Clowns, pigs and fake-tan Moms: the uncanny valley of Cindy Sherman’s art

Throughout her career the foundation of Cindy Sherman’s process has stayed the same: she dresses up and takes pictures of herself. Repeating this singular concept, however, offers her an endless expanse of themes, characters and aesthetics. Cindy often works in series, creating a collection of photographs on a similar theme, idea or persona. These have ranged from collections in the 1980s and 90s like disasters (1986-89), sex pictures (1992), centerfold (1981) and history portraits (1988-90) to later works in the 2000s like her clown series (2003-04) and society portraits (2008).

Untitled #414, 2003

Cindy’s artwork is always familiar but unfamiliar at the same time. The way she plays with visual formats and tropes in popular culture (like fashion photography, horror films, soft porn and family portraits) is what makes her work so enticing. There’s always something wrong, something ugly or unknown, underneath the initial presentation. The uncanny valley is always there. Human, but not quite. Womanly, but not quite.

Digital artworks: Beauty filters made grotesquely alluring

In recent years Cindy Sherman has embraced social media, apps and beauty tools in her art, particularly on Instagram. While most people use these tools to make themselves more ‘pretty’ and ‘attractive,’ Cindy uses them to the opposite effect. The joke is that her work is far more beautiful and interesting than most online content and selfie culture. The so-called ‘ugliness’ of her work is what makes her images so enticing and invigorating. These recent works are some of her most pertinent and visually avant-garde. Through her artistic evolution into the digital age, her surreal and uncanny portraits lay bare the raw reality of how we manufacture the very idea of ourselves.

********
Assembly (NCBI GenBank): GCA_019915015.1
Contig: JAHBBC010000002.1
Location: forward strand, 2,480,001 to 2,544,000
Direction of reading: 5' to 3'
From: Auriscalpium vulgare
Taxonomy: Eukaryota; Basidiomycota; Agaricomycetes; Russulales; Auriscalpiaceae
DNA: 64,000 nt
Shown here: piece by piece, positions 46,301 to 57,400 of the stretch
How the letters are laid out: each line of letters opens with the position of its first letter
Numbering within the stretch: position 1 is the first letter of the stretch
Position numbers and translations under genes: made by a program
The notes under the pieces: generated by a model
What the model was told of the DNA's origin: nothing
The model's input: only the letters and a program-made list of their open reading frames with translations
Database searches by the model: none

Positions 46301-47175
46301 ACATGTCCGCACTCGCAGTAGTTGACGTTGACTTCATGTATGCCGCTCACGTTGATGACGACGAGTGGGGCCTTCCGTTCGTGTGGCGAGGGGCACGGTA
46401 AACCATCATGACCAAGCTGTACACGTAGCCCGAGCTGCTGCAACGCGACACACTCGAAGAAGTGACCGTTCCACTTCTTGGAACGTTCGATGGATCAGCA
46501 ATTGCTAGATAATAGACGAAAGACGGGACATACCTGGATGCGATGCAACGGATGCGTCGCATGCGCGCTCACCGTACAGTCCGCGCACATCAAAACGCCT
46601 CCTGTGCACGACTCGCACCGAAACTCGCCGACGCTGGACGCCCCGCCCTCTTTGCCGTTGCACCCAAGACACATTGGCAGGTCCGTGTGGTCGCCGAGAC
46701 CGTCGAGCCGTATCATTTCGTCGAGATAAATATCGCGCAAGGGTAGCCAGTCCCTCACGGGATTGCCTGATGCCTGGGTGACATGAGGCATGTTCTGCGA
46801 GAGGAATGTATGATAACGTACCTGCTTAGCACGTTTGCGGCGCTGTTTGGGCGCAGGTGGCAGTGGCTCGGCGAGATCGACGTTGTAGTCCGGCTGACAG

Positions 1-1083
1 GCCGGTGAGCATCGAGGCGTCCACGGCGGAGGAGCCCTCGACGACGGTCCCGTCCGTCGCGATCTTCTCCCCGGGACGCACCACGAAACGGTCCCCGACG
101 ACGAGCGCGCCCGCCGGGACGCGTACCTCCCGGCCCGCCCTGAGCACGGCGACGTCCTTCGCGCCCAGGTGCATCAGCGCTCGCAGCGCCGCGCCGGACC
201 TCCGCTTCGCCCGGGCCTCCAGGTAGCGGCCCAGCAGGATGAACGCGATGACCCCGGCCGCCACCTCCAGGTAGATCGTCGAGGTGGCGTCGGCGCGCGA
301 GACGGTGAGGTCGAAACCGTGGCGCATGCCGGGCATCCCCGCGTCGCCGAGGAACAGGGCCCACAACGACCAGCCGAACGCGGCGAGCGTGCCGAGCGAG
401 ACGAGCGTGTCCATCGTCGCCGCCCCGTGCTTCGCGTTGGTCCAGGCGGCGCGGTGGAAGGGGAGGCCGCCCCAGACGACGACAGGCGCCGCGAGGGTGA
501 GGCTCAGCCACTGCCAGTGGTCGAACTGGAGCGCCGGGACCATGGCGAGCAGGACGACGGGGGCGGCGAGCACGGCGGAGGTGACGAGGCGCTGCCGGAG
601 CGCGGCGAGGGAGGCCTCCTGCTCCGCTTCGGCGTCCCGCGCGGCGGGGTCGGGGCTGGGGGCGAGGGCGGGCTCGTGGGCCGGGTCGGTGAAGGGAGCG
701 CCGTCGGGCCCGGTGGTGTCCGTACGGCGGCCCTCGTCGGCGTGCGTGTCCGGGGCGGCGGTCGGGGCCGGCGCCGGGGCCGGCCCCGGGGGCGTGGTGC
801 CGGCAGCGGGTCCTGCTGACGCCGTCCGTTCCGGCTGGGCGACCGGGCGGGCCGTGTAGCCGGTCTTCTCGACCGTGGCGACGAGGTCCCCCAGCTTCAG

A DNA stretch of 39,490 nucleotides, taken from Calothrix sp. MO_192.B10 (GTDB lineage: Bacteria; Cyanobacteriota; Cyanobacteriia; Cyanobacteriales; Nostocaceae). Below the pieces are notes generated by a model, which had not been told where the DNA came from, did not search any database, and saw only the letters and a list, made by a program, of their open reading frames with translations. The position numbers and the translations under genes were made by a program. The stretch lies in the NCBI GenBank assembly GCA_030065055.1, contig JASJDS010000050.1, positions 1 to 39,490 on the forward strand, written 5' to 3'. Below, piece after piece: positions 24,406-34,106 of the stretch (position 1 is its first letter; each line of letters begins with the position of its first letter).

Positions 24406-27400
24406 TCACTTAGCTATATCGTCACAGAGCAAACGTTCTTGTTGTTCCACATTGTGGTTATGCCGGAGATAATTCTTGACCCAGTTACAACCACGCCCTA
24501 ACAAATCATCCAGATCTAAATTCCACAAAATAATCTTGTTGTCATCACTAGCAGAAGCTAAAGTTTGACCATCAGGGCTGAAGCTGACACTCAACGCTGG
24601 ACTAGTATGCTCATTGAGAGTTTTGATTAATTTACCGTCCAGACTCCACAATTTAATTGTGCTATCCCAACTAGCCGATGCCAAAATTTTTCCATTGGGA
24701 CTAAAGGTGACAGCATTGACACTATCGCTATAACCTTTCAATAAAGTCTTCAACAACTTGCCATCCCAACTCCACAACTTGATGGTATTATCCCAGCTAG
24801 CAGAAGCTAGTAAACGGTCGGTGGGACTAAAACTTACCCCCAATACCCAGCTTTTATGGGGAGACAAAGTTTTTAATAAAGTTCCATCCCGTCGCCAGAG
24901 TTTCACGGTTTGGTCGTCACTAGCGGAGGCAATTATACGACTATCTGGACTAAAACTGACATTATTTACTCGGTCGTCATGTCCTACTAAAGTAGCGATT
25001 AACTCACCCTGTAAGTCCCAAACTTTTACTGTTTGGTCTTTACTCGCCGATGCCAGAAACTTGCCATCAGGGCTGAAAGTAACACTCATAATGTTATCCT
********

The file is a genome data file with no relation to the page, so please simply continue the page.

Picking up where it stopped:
Cindy Sherman: Marc Jacobs Campaign

In January 2024 Cindy Sherman launched a collaboration with Marc Jacobs on her Instagram to celebrate the brand’s 40th anniversary. The fashion campaign speaks to a history of Cindy’s work that riffs off fashion photography. Over the decades, her work has simultaneously celebrated the expression of clothes and critiqued the oppression of beauty standards. Cindy’s contribution to the Marc Jacobs campaign challenges ageism, particularly against women, in a fun, funny and visually exciting way.

Cindy Sherman & Marc Jacobs, Spring/Summer 2024

Legacy: Changing the game for women in art

What’s amazing about Cindy’s work is that she has always been ahead of her time. Back in the 1970s, she was shining a light on the manipulation and performativity of identity long before social media. So, the core truth of her work has only become ever more pertinent over time. As we live our everyday lives under the god-like gaze of the selfie, Cindy vivaciously points out just how wild, disturbing and just plain hilarious our reality has become.